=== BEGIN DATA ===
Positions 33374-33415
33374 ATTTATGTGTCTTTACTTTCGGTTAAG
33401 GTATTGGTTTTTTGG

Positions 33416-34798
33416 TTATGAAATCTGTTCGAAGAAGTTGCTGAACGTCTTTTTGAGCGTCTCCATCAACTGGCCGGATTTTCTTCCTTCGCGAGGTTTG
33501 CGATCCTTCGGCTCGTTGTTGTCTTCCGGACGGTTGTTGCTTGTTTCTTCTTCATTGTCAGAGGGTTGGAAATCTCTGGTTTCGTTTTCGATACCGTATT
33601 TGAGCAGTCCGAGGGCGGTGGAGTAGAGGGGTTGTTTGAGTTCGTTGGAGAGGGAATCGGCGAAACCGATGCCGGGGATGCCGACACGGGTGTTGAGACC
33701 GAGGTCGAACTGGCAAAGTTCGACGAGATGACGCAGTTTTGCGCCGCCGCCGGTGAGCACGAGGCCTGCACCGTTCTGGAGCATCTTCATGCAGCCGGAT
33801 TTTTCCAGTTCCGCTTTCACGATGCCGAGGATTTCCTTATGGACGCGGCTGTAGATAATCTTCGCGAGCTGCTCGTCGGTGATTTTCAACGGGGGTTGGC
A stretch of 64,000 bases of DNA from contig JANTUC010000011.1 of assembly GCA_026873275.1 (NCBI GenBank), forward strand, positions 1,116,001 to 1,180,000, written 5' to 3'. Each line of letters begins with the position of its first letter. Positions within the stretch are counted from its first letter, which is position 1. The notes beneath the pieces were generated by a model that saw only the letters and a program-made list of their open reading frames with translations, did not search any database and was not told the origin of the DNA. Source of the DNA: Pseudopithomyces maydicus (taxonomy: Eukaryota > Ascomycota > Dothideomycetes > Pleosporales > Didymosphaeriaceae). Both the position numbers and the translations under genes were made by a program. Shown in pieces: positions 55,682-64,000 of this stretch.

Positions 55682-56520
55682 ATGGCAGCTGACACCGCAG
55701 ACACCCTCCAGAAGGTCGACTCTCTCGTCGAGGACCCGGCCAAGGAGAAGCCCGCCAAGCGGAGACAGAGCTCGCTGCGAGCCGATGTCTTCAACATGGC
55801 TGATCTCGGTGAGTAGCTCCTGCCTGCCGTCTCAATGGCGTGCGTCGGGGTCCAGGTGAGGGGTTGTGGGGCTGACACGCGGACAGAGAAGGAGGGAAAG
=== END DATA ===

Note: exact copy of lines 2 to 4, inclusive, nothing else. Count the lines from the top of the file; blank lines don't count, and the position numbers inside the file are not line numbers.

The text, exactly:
33374 ATTTATGTGTCTTTACTTTCGGTTAAG
33401 GTATTGGTTTTTTGG

Positions 33416-34798